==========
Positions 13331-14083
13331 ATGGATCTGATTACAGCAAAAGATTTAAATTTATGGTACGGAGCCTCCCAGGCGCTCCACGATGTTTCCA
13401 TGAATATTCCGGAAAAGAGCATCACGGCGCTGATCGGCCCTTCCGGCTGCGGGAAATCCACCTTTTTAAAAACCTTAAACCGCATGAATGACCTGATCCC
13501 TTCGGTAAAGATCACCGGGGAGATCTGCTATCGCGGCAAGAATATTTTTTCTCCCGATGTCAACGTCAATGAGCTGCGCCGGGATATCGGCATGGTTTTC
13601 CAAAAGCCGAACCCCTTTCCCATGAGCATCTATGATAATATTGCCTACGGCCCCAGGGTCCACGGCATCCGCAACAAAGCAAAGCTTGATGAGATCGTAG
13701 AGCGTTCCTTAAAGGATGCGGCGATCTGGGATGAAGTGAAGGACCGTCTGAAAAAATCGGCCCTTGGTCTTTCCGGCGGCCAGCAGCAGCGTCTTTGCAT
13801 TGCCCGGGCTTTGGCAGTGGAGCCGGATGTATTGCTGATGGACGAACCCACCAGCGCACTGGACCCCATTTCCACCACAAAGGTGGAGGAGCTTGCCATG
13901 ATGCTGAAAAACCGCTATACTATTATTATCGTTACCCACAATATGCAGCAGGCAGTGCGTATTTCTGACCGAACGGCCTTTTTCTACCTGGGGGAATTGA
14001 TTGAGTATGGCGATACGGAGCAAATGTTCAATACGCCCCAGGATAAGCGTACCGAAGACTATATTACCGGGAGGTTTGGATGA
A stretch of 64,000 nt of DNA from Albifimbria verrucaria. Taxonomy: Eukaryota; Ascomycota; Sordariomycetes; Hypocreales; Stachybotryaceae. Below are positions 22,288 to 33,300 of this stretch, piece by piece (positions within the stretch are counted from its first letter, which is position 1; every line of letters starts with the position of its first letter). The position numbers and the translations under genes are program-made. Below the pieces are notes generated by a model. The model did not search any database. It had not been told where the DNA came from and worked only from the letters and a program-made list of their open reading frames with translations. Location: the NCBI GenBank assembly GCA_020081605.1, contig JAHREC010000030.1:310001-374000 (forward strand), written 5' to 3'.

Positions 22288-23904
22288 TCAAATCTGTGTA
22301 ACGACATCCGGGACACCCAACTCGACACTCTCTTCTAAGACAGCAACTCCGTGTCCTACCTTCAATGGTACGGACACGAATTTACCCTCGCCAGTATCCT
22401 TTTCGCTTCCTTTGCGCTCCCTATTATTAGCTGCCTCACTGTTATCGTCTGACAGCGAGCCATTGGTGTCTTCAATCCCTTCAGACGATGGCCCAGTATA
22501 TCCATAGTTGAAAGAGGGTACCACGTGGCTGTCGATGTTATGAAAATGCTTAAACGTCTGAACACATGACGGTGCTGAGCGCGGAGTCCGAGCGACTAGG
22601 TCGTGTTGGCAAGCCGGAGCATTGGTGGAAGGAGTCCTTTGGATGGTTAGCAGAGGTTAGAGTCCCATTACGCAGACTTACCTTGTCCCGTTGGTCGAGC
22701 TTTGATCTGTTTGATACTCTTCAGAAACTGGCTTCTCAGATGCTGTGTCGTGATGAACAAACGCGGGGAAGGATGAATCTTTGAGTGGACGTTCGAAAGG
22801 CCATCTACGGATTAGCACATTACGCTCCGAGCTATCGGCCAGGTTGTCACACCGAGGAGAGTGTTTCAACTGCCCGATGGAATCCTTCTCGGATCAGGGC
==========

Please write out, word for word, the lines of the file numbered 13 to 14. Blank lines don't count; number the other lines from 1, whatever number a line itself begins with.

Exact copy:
22301 ACGACATCCGGGACACCCAACTCGACACTCTCTTCTAAGACAGCAACTCCGTGTCCTACCTTCAATGGTACGGACACGAATTTACCCTCGCCAGTATCCT
22401 TTTCGCTTCCTTTGCGCTCCCTATTATTAGCTGCCTCACTGTTATCGTCTGACAGCGAGCCATTGGTGTCTTCAATCCCTTCAGACGATGGCCCAGTATA